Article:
Mary Louise Landry Rockforte was married to my husband's "Uncle Peter". She was also my husband's Godmother. We simply called her "Aunt Mary".
My husband and I always enjoyed our trips to see Aunt Mary. When she found out we were coming, she would usually plan to cook one of her delicious cajun dishes, like Crawfish Stew, Gumbo or a Mirliton Casserole. Oh my, now that woman could whip up some cajun dishes! We never left her house hungry- maybe "miserably overstuffed", but never hungry!
We usually spent an entire day with her, sipping on her strong (and I do mean STRONG) coffee and catching up on all the latest "family gossip". Aunt Mary seemed to know a little bit about everyone. She probably knew so much because of all the years she was one of the top Avon representatives in the area. She traveled 5 days each week, going door to door, taking Avon orders and making deliveries, and she did that for many, many years. I can only imagine how much information she amassed on local families during that time.
For several years, Aunt Mary spent her spare time doing crafts- she loved working with yarn and fabric and had tons of craft supplies in one of her spare bedrooms. She would sell her handmade items to individuals and at local craft festivals. I still have the beautiful personalized Christmas stockings she made for each of our children; they became part of our Christmas decor for many years.
After she retired from the Avon business, Aunt Mary became heavily involved in researching the family history. Walking into her kitchen had become like walking into the public library. Bookcases lined her kitchen walls, from end to end, and the shelves were stacked with notebooks filled with information on the family surnames. Aunt Mary is the one who ignited my desire to begin my own family research. She was my very first teacher in genealogy. She spent hours upon hours thumbing through the diocese records and through books at the library. Aunt Mary was hopelessly hooked on genealogy, much like I am now.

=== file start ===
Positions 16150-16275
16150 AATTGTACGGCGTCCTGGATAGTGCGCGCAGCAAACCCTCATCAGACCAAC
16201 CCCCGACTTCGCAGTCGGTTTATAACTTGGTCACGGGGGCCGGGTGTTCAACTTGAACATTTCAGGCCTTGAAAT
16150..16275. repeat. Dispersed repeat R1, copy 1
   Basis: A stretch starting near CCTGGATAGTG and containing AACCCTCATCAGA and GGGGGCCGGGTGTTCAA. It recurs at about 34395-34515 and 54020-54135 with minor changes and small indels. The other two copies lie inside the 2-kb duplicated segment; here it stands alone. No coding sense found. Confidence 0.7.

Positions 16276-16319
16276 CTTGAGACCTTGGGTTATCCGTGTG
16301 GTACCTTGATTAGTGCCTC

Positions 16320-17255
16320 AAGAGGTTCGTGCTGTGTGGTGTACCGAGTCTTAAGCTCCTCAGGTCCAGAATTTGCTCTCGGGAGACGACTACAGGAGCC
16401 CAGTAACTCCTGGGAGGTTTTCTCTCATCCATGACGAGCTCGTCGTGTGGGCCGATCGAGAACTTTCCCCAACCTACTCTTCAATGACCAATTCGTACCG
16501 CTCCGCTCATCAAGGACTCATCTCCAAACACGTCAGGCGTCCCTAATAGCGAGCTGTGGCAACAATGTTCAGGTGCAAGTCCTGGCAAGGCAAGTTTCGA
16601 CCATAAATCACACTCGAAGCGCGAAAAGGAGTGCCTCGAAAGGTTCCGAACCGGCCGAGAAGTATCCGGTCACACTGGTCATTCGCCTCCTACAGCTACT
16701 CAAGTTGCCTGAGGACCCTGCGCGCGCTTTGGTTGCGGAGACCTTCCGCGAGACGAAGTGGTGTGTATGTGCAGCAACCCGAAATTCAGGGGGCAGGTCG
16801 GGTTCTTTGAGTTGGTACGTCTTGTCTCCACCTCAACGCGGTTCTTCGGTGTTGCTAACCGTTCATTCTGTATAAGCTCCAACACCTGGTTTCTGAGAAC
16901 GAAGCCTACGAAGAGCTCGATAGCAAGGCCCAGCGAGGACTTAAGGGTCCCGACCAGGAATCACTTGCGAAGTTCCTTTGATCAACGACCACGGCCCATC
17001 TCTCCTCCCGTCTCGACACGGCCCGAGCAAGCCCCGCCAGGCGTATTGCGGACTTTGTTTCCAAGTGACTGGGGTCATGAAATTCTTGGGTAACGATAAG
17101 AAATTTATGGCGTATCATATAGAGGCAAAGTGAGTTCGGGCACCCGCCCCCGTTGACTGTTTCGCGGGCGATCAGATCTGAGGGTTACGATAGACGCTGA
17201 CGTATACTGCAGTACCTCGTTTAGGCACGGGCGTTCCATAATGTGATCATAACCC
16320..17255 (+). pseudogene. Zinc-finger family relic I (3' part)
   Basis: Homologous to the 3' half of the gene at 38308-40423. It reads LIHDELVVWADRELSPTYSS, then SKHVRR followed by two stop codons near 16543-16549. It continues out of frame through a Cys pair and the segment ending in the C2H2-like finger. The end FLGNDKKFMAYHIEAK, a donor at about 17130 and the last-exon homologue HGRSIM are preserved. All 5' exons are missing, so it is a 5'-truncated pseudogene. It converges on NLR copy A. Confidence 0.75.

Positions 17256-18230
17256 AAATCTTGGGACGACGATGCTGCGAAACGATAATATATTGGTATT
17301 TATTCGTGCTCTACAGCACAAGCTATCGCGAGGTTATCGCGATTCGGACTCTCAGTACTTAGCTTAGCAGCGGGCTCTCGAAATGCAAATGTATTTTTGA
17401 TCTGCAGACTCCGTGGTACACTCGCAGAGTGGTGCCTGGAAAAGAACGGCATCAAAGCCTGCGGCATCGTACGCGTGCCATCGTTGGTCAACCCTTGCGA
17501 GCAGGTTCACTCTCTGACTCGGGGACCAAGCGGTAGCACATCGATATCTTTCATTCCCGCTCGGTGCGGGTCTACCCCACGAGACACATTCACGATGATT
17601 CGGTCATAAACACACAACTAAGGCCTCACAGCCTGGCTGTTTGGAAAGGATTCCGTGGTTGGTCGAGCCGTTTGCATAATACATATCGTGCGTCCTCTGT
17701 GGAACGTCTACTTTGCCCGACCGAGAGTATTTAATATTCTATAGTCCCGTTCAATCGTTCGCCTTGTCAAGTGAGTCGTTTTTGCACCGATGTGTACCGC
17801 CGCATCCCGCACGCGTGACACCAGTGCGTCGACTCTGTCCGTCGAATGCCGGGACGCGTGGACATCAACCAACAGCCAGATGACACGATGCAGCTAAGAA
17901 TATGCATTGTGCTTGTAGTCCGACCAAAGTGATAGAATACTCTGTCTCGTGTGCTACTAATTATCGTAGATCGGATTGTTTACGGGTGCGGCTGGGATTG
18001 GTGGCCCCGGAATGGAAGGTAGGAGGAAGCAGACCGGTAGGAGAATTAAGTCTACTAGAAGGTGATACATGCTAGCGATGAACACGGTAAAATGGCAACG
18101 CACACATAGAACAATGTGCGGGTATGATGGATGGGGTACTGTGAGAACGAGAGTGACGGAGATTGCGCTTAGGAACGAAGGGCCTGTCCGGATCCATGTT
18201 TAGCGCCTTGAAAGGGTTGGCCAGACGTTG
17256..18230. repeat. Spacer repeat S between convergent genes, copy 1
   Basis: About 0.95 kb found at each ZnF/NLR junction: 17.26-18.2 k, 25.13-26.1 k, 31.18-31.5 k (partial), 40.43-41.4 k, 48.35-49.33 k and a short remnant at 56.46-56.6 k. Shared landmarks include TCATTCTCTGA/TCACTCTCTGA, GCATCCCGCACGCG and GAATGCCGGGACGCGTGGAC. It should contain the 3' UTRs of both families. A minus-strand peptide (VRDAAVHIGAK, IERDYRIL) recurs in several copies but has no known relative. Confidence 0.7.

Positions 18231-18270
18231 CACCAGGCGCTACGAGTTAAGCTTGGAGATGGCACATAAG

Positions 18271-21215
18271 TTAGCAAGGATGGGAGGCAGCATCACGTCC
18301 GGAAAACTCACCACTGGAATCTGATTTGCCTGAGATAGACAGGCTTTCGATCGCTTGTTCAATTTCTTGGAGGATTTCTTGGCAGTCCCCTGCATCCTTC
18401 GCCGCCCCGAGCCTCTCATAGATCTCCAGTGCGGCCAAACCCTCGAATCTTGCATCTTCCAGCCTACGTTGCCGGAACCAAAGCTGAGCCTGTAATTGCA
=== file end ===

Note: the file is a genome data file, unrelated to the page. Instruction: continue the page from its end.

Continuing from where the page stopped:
Aunt Mary was a strong, vivacious woman who was also outspoken and opinionated, much like my own mother. Perhaps that is part of the reason I liked her so much :). One never had to guess what Aunt Mary was thinking.
I really miss her. I miss spending the day with her, talking about our progress on the family research and exchanging information. I miss her enthusiasm and her warm smile that always greeted us at the back door. I miss her delicious cajun meals. However, I can't honestly say that I miss her strong coffee, whew! Coffee creamer and half-n-half would only disappear when poured in the muddy waters of my cup. Just imagine, my Mississippi family thinks that I make strong coffee- they know nothing :))